Set in Appalachia of northern Kentucky along the Ohio River, M.C. Higgins is the oldest son in an African American family, proud of his great grandmother’s mountain and proud of his skills as a swimmer, a hunter-tracker, and how he can shimmy up his forty-foot steel pole to view the hills. Then two strangers enter his domain. The first might be able to make M.C.’s mother a famous singer. The second is a girl who lives the kind of freedom M.C. never considered aiming for.
Over all of them, hover the age-old superstitions handed down through the generations and the brewing storm of strip miners laying bare Sarah’s Mountain. M.C. will soon need to make a choice: stay on his mountain as the coal industry destroys it, or move off the mountain and join the modern world.
- The setting may be more of a main character than M.C. Higgins. Virginia Hamilton’s descriptive imagery is superb.
- Readers will gain a solid sense of the culture that has inhabited Appalachia for centuries.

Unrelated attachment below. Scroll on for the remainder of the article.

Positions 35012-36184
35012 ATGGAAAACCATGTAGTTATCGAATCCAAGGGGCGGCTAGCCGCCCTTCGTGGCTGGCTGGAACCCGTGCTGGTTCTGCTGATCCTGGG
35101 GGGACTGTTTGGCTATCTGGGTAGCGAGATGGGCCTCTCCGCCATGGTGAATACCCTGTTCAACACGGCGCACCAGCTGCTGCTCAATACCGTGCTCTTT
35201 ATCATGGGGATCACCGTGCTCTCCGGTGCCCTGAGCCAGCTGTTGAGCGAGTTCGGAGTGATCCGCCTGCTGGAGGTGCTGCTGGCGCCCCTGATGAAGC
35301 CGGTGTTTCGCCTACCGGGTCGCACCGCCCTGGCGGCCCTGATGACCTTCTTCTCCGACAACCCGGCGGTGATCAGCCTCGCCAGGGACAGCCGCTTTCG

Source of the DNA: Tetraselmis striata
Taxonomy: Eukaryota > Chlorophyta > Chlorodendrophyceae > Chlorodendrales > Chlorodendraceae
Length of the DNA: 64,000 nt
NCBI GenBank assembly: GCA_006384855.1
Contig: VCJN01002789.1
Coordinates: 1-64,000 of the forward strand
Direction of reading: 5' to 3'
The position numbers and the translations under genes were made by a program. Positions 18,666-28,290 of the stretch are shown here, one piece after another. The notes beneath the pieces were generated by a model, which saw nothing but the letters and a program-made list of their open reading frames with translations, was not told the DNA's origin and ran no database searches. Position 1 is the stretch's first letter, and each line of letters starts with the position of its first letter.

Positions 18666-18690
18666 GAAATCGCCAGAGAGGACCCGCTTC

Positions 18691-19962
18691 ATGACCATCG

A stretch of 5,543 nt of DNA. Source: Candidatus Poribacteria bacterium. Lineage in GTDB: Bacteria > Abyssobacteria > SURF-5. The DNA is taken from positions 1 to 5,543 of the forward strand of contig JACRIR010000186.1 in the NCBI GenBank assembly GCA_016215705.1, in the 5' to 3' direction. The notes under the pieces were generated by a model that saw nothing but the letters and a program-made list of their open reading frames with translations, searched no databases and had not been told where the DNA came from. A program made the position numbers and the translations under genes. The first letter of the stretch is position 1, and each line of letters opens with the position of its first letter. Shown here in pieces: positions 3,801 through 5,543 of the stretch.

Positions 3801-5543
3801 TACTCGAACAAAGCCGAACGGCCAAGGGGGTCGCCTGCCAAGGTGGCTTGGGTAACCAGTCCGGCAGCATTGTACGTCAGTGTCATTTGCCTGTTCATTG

- While this is a coming-of-age story during a specific era in a specific setting, it goes beyond race bias and evil coal mine owners. This is M.C.’s story and what happens between him and his parents, between him and his siblings, and between him and the strangers who visit his mountain.
- The setting may be more of a main character than M.C. Higgins. Hamilton’s descriptive imagery and literary style will cause the average juvenile reader to close the book by page 10. I was a voracious reader as a child, but this book would not have held my interest. I would have skipped all the amazing prose to get to the action.
- The relationship between M.C. and his father bothered me. They loved each other, respected one another, but the way each challenged the other bordered on generating feelings of hate and disrespect.
M.C. Higgins the Great was a novel I appreciated for its literary excellence. It painted a portrait of one specific area of the United States with a brush that allowed me to become immersed in the setting using every one of my senses. However, I believe it’s a novel geared toward adults, not youth. It takes an especially thoughtful young reader to enjoy what M.C. Higgins has to offer.